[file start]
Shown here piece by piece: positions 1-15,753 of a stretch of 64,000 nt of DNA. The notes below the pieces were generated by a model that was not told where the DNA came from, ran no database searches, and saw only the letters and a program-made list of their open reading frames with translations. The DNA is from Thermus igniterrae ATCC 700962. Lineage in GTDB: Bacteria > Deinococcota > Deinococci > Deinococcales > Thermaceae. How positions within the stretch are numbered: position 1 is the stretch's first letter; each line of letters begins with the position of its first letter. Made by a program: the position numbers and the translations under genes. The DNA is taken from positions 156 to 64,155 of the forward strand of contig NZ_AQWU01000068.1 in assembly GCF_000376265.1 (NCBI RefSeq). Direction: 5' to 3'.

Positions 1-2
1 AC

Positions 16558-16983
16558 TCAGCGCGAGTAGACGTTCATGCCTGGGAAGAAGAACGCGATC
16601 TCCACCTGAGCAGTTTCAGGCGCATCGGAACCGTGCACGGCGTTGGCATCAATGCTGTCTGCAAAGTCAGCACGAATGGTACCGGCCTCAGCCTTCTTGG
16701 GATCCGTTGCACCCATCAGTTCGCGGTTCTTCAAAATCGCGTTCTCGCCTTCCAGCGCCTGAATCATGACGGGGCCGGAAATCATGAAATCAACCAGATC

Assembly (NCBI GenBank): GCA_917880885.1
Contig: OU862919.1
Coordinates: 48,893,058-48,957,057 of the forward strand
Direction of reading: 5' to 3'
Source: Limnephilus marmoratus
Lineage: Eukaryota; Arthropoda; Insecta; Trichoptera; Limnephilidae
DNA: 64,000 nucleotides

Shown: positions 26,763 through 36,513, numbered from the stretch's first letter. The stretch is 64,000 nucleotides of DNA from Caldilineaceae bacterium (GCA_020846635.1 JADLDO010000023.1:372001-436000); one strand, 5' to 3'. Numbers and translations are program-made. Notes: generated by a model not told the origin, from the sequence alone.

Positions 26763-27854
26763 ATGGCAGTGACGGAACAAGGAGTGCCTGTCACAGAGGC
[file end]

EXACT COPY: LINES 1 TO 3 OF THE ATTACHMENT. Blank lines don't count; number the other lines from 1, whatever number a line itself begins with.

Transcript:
Shown here piece by piece: positions 1-15,753 of a stretch of 64,000 nt of DNA. The notes below the pieces were generated by a model that was not told where the DNA came from, ran no database searches, and saw only the letters and a program-made list of their open reading frames with translations. The DNA is from Thermus igniterrae ATCC 700962. Lineage in GTDB: Bacteria > Deinococcota > Deinococci > Deinococcales > Thermaceae. How positions within the stretch are numbered: position 1 is the stretch's first letter; each line of letters begins with the position of its first letter. Made by a program: the position numbers and the translations under genes. The DNA is taken from positions 156 to 64,155 of the forward strand of contig NZ_AQWU01000068.1 in assembly GCF_000376265.1 (NCBI RefSeq). Direction: 5' to 3'.

Positions 1-2
1 AC